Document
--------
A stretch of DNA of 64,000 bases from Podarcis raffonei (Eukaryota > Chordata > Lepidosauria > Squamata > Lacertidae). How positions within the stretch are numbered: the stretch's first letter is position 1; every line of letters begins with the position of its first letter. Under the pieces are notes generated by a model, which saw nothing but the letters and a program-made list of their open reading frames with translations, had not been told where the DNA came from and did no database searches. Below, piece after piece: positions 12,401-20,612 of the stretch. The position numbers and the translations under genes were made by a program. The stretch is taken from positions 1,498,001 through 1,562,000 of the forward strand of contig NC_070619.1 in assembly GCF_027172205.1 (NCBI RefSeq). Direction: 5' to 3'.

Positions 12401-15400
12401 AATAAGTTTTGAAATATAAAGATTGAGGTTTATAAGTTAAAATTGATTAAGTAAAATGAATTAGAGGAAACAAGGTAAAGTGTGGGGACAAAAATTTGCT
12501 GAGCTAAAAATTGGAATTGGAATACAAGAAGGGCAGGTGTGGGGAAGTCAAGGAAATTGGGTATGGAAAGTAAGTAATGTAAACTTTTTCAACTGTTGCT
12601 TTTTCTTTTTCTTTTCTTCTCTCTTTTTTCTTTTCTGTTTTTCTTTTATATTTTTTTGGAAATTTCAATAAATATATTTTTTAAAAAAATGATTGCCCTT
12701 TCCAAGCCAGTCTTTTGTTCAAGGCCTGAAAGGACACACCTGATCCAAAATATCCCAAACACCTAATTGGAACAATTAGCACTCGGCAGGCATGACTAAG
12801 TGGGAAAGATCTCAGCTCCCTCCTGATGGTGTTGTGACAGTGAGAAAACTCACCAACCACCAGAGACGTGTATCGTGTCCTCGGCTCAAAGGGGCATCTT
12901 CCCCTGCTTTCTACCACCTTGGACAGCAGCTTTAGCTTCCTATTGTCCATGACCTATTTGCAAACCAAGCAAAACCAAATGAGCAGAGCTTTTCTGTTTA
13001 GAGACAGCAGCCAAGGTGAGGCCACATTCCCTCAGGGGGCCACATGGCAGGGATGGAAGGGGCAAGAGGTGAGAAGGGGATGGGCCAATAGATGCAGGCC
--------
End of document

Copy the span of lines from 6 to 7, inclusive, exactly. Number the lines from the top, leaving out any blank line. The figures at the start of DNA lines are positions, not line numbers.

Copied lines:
12701 TCCAAGCCAGTCTTTTGTTCAAGGCCTGAAAGGACACACCTGATCCAAAATATCCCAAACACCTAATTGGAACAATTAGCACTCGGCAGGCATGACTAAG
12801 TGGGAAAGATCTCAGCTCCCTCCTGATGGTGTTGTGACAGTGAGAAAACTCACCAACCACCAGAGACGTGTATCGTGTCCTCGGCTCAAAGGGGCATCTT